Centi-millionaires fuel luxury property enclaves in Africa's major cities

Centi-millionaires fuel luxury property enclaves in Africa's major cities

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From Cape Town to Nairobi, new elite property zones are emerging in Africa's major cities as local centi-millionaires spread their economic footprint across the continent.

Seth Onyango, bird story agency 

Affluent households are starting to make up a noticeable share of renters and buyers in major African cities, in a marked shift in the continent's luxury property domain. 

Cape Town, with its panoramic vistas, wineries and deep-rooted history, takes the lead as the most expensive African city - at US$5,200 per square metre according to the new Henley & Partners report.

Not far behind are other South African coastal jewels, Hermanus and Plettenberg Bay, each priced at US$2,200 per square metre, drawing the wealthy with their serene ocean views and luxurious amenities. 

For Marrakech in Morocco, renowned for its vibrant culture and luxurious riads, the wealthy will fork out US$2,000 per square metre. The city offers a unique blend of tradition and luxury, making it a prime destination for the affluent. 

"In 2023, the property trends among this elite wealth band boasting over USD 100 million in investable assets shows that they are seeking experience-focused lifestyles, exploring new approaches to luxury, and exhibiting a strong sense of purpose along with their ability to give back," remarked Maximilian Stamm, Managing Director of Engel & Völkers' UK operations and the Head of Engel & Völkers Private Office in EMEA.

"Essentially, centi-millionaires aim to create a home that not only lasts a lifetime but also inspires them to build an impactful heritage for future generations."

Of the 138,000 known dollar millionaires residing on the continent, there were 328 individuals classified as centi-millionaires, each with a net worth of US$100 million or more, and a further 23 billionaires, each possessing a net worth of US$1 billion or more.

South Africa's Umhlanga and Central Sandton are also key destinations for the monied, at $2,000 and $1,800 per square metre respectively.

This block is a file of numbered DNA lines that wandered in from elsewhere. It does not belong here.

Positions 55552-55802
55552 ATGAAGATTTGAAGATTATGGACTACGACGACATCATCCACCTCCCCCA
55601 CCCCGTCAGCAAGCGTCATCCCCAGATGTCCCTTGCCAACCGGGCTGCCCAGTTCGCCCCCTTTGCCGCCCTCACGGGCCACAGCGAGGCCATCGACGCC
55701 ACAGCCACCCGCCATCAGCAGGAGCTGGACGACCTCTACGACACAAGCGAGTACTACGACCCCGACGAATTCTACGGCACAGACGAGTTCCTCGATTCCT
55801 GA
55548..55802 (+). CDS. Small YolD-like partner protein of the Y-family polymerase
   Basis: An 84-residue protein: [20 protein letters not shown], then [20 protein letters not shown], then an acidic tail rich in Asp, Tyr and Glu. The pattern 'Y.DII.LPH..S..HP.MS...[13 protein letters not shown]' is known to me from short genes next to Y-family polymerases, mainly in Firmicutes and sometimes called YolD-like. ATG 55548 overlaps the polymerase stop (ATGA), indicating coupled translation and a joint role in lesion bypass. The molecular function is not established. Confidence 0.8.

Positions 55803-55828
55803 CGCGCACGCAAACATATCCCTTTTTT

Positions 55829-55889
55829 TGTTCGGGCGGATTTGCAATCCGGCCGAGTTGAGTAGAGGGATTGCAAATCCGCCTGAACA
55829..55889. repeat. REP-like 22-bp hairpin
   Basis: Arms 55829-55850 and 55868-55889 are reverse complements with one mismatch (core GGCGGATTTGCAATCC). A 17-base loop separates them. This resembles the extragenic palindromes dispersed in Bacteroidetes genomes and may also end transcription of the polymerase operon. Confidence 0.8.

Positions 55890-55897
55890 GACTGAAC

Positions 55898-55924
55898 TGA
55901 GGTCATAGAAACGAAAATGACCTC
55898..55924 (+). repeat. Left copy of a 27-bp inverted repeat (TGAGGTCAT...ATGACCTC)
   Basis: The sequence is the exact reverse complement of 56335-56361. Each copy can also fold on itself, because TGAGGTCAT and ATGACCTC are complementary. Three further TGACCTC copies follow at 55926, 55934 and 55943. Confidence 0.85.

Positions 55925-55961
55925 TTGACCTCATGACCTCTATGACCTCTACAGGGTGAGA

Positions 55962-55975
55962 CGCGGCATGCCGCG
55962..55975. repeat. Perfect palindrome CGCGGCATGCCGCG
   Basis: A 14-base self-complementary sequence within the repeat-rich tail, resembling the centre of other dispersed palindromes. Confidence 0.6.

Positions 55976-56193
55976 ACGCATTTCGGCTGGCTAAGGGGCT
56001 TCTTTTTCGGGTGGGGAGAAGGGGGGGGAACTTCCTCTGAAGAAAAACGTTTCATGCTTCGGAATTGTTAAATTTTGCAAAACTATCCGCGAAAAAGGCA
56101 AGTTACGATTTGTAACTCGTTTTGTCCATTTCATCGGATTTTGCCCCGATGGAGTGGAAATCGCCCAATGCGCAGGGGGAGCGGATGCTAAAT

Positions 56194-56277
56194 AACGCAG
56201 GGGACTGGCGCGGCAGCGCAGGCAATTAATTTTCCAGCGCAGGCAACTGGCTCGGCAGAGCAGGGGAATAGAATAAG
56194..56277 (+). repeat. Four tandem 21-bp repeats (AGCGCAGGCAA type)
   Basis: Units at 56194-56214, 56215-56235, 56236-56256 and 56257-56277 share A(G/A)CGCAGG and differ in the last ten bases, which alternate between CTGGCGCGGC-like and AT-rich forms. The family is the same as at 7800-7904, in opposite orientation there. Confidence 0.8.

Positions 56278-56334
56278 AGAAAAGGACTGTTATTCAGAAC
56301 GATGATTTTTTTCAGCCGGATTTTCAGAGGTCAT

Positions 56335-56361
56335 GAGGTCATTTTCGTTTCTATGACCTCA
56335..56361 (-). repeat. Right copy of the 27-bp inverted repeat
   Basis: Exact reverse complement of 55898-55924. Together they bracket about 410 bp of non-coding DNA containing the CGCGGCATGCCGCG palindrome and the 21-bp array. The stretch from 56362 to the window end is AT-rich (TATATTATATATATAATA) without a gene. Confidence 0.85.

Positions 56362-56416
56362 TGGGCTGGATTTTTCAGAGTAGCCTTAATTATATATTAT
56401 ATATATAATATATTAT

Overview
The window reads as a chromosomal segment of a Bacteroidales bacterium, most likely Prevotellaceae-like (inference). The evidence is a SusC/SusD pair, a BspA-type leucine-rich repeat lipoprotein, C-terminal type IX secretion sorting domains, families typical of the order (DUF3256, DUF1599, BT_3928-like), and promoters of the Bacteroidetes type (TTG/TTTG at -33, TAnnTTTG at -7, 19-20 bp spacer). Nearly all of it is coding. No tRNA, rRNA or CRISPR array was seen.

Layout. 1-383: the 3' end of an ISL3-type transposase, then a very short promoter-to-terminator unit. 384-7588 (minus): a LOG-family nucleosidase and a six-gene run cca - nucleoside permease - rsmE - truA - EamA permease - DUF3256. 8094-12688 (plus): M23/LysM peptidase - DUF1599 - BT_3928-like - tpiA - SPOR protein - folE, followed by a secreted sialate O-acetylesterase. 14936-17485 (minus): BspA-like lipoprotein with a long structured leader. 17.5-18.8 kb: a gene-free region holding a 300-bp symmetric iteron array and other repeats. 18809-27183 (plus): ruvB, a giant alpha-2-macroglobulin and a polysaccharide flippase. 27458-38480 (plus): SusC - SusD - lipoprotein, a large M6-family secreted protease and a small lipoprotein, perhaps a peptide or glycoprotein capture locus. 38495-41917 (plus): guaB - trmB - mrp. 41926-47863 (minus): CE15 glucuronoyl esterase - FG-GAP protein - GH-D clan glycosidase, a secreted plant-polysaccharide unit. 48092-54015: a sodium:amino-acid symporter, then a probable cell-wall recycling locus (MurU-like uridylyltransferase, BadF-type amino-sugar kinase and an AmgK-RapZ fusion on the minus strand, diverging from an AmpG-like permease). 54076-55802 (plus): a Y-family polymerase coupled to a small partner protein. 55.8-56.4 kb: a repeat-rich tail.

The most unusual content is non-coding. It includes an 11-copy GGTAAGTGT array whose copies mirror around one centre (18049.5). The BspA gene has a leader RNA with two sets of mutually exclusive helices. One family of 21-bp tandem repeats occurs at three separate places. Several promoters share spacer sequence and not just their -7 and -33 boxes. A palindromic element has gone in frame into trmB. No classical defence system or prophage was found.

While Umhlanga's blend of modern architecture and beachfront allure appeals to many, Sandton, often termed Africa's richest square mile and headquarters to a number of South African multinational companies, combines high-end shopping and global business, making it irresistible to the wealthy.

The port city of Tangier in Morocco, with its strategic location and Mediterranean vistas, is priced at $1,600 per square metre and has been a magnet for international jet-setters for decades. 

Casablanca, another Moroccan gem, merges modernity with tradition and has several luxurious properties priced at $1,200 per square metre. 

Similarly, Cairo in Egypt offers a combination of ancient allure and modern opulence at the same price point. Nairobi, East Africa's booming economic hub, features upscale neighbourhoods like Runda and Muthaiga as well as luxury developments for upwards of $1,200 per square metre.

These property trends reflect broader economic and social shifts across Africa where the number of high-net-worth individuals has been rising steadily.

Interestingly, smaller African nations are giving rise to a new generation of millionaires, challenging the 'big five" wealth markets on the continent – South Africa, Egypt, Nigeria, Kenya, and Morocco - some of which have experienced millionaire "flight" over the past decade.

The growth of high-net-worth individuals in traditional powerhouse economies like South Africa, Egypt, and Nigeria is cooling off, according to the Africa Wealth Report published in March by Henley & Partners and New World Wealth.

In contrast, emerging markets such as Rwanda, Cote d'Ivoire, and Zambia are experiencing a surge in their millionaire populations, indicating a shift in wealth generation across the continent. 

Tellingly, many African nations have experienced robust economic growth, leading to the rise of a wealthy class seeking high-end properties. 

International investors from Europe, Asia, and North America are increasingly viewing African luxury properties as valuable assets, which further amplifies demand. 

South Africa leads the ranking of the top 10 most affluent African nations in terms of resident high-net-worth individuals, significantly outpacing its competitors. 

According to the wealth report, the Rainbow Nation was home to 37 800 US dollar millionaires, out of a continental total of 138,000, at the end of 2022.

It also boasts four of Africa's wealthiest cities, with Johannesburg, topping the list, home to 14,600 millionaires. 

Cairo is second, with 7,400 followed by Cape Town with 7,200. 

Lagos and Nairobi take the fourth and fifth positions, while Durban and Pretoria secure the sixth and eighth spots, with 3,600 and 2,400 millionaires, respectively.

bird story agency 

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